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​​​​​Specimens Available for Ancillary Studies

All biospecimens collected from WHI participants are available for use by Ancillary Studies (ASs) based on scientific merit. To access WHI biospecimens, investigators must have an approved and funded ancillary study. WHI Ancillary Studies Overview summarizes applying for an AS. 

Types of Specimen Available

Serum, Plasma, Red Blood Cells, and Urine

DNA 

​Buffy coat is stored frozen and DNA is extracted from stored buffy coat when it is requested for an ancillary study. DNA has been extracted for nearly all Hormone Trial, African American, and Hispanic participants, and all Long Life Study participants.

  • DNA Extraction methods: DNA was extracted using the methods below. The current ‘Five Prime’ extraction method was developed by FHCRC using Qiagen reagents in a method designed to maximize both the quality and yield of extracted DNA. DNA extracted using this method has performed well in a variety of genotyping, telomere, and DNA methylation assays. An AS may receive a mix of DNA extracted by different methods, as well as DNA from samples that still need to be extracted. Extraction method is tracked in the WHI Specimen database. Please note that DNA is extracted on an "as needed" basis so the date of extraction does not correlate with the date of the blood draw.

    • 2000 – 2003 Qiagen/Bioserve

    • 2004 – 2005 Salt-precipitation

    • 2005 – 2007 Phenol Chloroform

    • 2007 to present Qiagen/Five Prime

  • DNA concentration assessment: Before July 2007, DNA concentration was assessed using spectrophotometry. Beginning in August 2007, DNA concentration was assessed using picogreen. Concentration method is tracked.

  • DNA plating: Plating of DNA is available thr​​ough the WHI CCC at an extra cost to investigators. It is preferred that investigators make arrangements for their labs to plate the DNA.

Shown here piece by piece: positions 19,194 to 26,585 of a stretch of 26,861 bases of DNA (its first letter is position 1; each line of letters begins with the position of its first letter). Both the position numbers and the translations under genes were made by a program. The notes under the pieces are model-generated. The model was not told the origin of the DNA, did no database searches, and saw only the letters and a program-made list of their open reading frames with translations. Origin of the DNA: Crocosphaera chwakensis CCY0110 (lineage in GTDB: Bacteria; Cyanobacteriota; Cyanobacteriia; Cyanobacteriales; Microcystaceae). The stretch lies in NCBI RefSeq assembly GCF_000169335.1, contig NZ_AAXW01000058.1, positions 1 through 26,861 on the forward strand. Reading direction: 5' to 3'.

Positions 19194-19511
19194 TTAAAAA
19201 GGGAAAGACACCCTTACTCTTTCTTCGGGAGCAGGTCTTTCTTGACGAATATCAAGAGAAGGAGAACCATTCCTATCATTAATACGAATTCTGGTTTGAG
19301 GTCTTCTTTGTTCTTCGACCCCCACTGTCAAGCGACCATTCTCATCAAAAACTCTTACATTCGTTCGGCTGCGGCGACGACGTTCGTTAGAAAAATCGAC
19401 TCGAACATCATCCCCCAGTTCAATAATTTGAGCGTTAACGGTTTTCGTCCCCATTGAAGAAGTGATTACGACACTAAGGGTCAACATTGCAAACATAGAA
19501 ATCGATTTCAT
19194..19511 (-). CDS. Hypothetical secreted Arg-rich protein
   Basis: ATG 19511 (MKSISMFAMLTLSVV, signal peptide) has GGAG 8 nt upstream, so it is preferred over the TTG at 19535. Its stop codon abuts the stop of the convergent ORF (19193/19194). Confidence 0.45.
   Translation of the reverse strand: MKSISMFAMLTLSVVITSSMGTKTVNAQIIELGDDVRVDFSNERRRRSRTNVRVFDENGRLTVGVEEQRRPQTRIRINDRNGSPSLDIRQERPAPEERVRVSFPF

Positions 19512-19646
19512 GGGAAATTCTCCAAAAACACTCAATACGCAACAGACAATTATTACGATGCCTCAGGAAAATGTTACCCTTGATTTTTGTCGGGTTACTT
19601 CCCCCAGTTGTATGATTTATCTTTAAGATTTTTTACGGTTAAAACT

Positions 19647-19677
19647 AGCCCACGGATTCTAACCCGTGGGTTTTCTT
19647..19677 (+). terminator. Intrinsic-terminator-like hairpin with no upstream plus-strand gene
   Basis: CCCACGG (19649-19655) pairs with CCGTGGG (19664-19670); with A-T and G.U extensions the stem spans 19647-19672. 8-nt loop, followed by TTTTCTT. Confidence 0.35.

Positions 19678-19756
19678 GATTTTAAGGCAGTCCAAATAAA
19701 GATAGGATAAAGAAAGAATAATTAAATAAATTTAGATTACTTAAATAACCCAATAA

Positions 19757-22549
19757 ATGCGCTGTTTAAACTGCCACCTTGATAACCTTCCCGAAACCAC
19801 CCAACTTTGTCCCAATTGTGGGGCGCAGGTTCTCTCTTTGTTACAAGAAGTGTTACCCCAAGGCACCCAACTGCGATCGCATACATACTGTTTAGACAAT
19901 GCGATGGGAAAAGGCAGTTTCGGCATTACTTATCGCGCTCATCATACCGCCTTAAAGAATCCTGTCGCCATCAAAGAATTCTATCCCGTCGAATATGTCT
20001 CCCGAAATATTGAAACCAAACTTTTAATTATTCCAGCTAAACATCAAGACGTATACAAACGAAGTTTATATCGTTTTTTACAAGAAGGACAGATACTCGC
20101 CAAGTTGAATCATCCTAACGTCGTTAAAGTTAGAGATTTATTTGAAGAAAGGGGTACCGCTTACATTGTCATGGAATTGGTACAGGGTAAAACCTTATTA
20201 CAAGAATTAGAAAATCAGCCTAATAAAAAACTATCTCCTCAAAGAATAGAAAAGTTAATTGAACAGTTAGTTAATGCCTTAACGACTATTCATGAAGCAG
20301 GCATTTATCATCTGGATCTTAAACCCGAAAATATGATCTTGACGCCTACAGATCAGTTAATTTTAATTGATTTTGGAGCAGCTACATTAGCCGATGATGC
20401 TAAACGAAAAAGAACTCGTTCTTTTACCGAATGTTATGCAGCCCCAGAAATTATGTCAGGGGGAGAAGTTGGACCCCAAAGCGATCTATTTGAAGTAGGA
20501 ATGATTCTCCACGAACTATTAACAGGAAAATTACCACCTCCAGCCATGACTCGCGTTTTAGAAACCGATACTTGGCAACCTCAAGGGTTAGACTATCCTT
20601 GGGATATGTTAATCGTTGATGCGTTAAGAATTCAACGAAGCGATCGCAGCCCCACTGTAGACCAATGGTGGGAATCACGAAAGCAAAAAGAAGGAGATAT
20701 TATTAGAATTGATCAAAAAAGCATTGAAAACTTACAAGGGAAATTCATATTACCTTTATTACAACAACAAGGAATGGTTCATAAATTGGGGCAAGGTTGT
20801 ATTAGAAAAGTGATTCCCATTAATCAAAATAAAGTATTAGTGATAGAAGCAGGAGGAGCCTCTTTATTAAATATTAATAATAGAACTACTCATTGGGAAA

Note that NIH has limits on use of DNA for GWAS studies. See Specimen data available​, #5. Limitations on Use of Biospecimen Data in Public Datasets.​

RNA 

Refer to WHI Long Life Study – Synopsis of Blood Protocol


Number and volume of specimens available

To see the current number of samples available for specific outcomes and other criteria, use the WHI Query Builder, a website that lets users create ad-hoc queries that return the number of WHI participants with various criteria. It uses the same data used to create the dataset files and is designed to aid investigators researching ancillary study or paper proposals. 

Keep in mind that:

  • the number of participants with blood collections at each subsequent blood draw decreases due to drop out
  • not all participants reached their 9th year in the study so the number of samples at follow-up Year 9 is about half that at follow-up year 6
  • samples are not reserved for approved studies seeking funding
  • inventory decreases over time as funded Ancillary Studies use sample
See ​WHI Biorepository Usage/Inventory slides​, for an overview of biorepository use and remaining inventory for select outcomes and subgroups (last updated 4/24/17).

Limits on Samples Available